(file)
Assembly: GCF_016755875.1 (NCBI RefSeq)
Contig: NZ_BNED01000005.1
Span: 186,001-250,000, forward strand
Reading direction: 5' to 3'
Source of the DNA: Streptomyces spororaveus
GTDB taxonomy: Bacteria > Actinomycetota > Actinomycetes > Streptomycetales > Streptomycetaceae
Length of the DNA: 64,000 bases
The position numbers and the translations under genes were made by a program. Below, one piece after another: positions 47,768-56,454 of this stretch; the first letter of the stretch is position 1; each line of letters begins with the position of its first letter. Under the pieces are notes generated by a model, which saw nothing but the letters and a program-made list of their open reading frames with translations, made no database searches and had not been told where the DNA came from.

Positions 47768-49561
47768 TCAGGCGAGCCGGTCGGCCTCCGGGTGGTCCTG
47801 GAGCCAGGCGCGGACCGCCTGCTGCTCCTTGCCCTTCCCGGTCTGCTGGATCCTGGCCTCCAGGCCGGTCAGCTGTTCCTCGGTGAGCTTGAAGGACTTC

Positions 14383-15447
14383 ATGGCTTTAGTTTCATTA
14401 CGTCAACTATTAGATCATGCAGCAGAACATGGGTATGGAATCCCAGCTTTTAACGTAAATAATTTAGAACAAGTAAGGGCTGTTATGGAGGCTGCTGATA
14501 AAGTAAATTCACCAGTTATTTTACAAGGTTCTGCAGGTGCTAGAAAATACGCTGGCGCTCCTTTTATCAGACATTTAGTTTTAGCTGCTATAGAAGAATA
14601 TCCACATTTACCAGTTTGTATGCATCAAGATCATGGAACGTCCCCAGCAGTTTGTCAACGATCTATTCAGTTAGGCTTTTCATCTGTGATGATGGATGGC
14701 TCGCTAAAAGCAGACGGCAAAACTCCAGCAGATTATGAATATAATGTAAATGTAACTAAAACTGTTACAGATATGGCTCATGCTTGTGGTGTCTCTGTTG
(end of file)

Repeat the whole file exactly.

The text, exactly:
Assembly: GCF_016755875.1 (NCBI RefSeq)
Contig: NZ_BNED01000005.1
Span: 186,001-250,000, forward strand
Reading direction: 5' to 3'
Source of the DNA: Streptomyces spororaveus
GTDB taxonomy: Bacteria > Actinomycetota > Actinomycetes > Streptomycetales > Streptomycetaceae
Length of the DNA: 64,000 bases
The position numbers and the translations under genes were made by a program. Below, one piece after another: positions 47,768-56,454 of this stretch; the first letter of the stretch is position 1; each line of letters begins with the position of its first letter. Under the pieces are notes generated by a model, which saw nothing but the letters and a program-made list of their open reading frames with translations, made no database searches and had not been told where the DNA came from.

Positions 47768-49561
47768 TCAGGCGAGCCGGTCGGCCTCCGGGTGGTCCTG
47801 GAGCCAGGCGCGGACCGCCTGCTGCTCCTTGCCCTTCCCGGTCTGCTGGATCCTGGCCTCCAGGCCGGTCAGCTGTTCCTCGGTGAGCTTGAAGGACTTC

Positions 14383-15447
14383 ATGGCTTTAGTTTCATTA
14401 CGTCAACTATTAGATCATGCAGCAGAACATGGGTATGGAATCCCAGCTTTTAACGTAAATAATTTAGAACAAGTAAGGGCTGTTATGGAGGCTGCTGATA
14501 AAGTAAATTCACCAGTTATTTTACAAGGTTCTGCAGGTGCTAGAAAATACGCTGGCGCTCCTTTTATCAGACATTTAGTTTTAGCTGCTATAGAAGAATA
14601 TCCACATTTACCAGTTTGTATGCATCAAGATCATGGAACGTCCCCAGCAGTTTGTCAACGATCTATTCAGTTAGGCTTTTCATCTGTGATGATGGATGGC
14701 TCGCTAAAAGCAGACGGCAAAACTCCAGCAGATTATGAATATAATGTAAATGTAACTAAAACTGTTACAGATATGGCTCATGCTTGTGGTGTCTCTGTTG